The North v South game in the UAE got us thinking here in the All Out Cricket office. If England’s best-ever northerners took on England’s best-ever southerners… who would win? We set to work.
First things first, we needed advocates. Ed Kemp (Hampshire) picks the South XI, Henry Cowen (Worcestershire, it’ll have to do) is in charge of the North XI.
A few criteria: generally speaking we’ve gone for birthplace over the county that players played for (Gower and Beefy could qualify for either team, really, but it feels right as is) and we’ve left out England’s imported stars – your KPs, your D’Oliveiras, your Greigs – just for ease of understanding who’s north and who’s south.
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Then there’s the Midlands. We’ve decided it’s the north, mirroring the ECB’s own determination for the purposes of this year’s desert jamboree.
The batting orders perhaps leave one or two square pegs in round holes but we’ve allowed ourselves the treat of picking six additional squad members.
So then, three Tests, one at Lord’s, one at Headingley and a final one on the neutralish turf of Edgbaston. Who wins?
SQUAD: Atherton, Amiss, Illingworth, Verity, Flintoff, Larwood
Firstly, what an honour it is to be selecting the North XI. Clearly, clearly this bunch will demolish the South XI. It’s barely a debate. The reasoning is simple: bowlers win you Test matches, and we’ve got so many of them that Stuart Broad (368 Test wickets) doesn’t even make the squad.
Sir Len and Herbie pick themselves up top – just the 90,810 first-class runs between them – and then if you can get past them you’ve got Boycs, and he needs no introduction. Vaughany gets the nod at No.4 to remind everyone that the north can deal in style and flair just as much as it can grit and determination. At No.5 there’s a young pup, England’s newest Test skipper.
Beef’s allegiances may be split but he balances this team like a dream. If we’re four down for not many, maybe Wilfred Rhodes pops above him in the order to shore things up. He always was versatile. Stoke’s finest has the gloves and then it’s Trueman, Statham, Anderson. Good luck dealing with them.
We’ve got depth, as well. I wanted Atherton in the starting XI but openers seem to grow on trees in the north so he’ll have to run the drinks and sort out the team’s quiz night. Amiss and Illingworth are very able back-ups and Hedley Verity is pushing hard for Rhodes’ place. There’s room for Freddie and Harold Larwood – but sadly we couldn’t squeeze in Frank Tyson, Broad or Darren Gough, despite them all being brilliant.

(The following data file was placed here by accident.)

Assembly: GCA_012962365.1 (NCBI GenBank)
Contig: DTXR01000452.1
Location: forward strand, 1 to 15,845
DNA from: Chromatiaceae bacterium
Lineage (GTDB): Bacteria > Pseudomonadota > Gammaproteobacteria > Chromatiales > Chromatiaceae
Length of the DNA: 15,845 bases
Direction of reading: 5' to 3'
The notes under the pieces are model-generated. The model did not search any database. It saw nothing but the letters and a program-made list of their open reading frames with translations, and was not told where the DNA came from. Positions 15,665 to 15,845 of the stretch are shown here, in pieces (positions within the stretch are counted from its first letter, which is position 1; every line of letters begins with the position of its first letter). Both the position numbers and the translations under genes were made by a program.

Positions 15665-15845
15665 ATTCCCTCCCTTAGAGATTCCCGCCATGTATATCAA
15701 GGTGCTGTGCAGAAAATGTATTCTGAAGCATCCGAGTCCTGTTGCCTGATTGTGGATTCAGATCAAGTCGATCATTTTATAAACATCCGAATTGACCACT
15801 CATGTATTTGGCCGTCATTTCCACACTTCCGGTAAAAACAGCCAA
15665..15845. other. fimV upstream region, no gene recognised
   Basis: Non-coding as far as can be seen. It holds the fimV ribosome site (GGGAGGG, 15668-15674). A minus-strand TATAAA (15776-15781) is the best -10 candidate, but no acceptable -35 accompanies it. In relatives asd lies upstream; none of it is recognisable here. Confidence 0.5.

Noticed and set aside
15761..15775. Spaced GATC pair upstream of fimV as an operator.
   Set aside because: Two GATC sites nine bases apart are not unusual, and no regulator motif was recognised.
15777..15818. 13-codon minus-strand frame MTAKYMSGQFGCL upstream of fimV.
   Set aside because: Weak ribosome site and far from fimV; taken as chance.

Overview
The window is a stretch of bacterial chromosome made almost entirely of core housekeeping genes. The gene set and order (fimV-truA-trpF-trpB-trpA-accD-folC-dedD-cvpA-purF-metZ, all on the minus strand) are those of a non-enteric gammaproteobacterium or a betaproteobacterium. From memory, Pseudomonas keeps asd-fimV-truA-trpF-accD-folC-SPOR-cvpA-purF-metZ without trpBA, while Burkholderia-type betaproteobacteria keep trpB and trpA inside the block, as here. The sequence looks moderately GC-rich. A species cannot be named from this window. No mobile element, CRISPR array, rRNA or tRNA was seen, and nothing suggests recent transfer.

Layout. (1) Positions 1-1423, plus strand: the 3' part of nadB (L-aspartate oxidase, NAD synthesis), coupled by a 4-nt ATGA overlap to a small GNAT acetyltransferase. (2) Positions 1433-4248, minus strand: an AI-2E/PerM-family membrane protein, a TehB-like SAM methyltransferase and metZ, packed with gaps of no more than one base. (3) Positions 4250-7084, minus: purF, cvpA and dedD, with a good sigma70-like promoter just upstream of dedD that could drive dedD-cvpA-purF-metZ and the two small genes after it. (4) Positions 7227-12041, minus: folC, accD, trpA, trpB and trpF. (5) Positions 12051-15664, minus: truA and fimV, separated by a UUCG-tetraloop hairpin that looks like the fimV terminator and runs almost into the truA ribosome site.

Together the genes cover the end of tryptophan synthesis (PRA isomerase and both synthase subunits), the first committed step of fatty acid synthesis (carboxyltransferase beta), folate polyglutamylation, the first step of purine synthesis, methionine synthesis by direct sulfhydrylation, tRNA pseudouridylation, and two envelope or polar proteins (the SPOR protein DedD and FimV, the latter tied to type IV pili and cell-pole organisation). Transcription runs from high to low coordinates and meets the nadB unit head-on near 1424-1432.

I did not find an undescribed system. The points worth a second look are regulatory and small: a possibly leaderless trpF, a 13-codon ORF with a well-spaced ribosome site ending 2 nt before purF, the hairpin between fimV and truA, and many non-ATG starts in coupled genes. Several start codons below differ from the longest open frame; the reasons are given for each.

The game’s ours.
6. D. Compton
8. A. Bedser
SQUAD: Cook, Gower, Stewart, Lock, Laker, Tate
We have to face the fact that the stereotypes are true. If you’re looking for fast bowlers, you have to start in the north. We’ve managed to eke out a good attack here but the next highest wicket-taker of the south’s out-and-out seamers is Gus Fraser – a good bowler but not a great.
In this XI, the controlled craftsmanship of Bedser is complemented by Snow’s more mercurial gifts, and Willis completes a worthy trio, though even bustling Bob – England’s fourth-highest wicket-taker ever – only just sneaks in, his southern upbringing and time at Surrey making up for a northern birth and the fact that most of his career was spent at Warwickshire. Sussex’s sturdy Bedser forerunner Maurice Tate acts as back-up.
Spinners though? Why, dozens of the fellows! Jim Laker has been nudged aside by Deadly Del for the latter’s greater longevity in brilliance, and the fact that Laker, though a Surrey lifer, was really a northerner. And just look at who else is in the hutch: Tony Lock, Fred Titmus, John Emburey and Phil Edmonds. Alan Knott takes the gloves and will be delighted to join up with his great partner Underwood after all these years.
The only reason we need bowlers of course, is to give the batsmen something to hit. And, unsurprisingly, the south boasts many a record run-maker.
Goochie beats off stiff competition from his Essex protégé Cook to pair up with the Master Jack Hobbs, providing the perfect platform for perhaps the greatest of all, Wally Hammond, at No.3. Peter May has to skipper the side and Kenny Barrington will bat for weeks to drain the spirit of even the most sturdily backsided yeoman seamer. Compton is the very essence of the southern stereotype: dashingly brilliant and with great hair – he’s a shoo-in, and given his professional career with Arsenal, likely to thrive in the pre-match football warm-up. He completes a thrilling line-up and ensures that while it will certainly win matches, it will also steal hearts.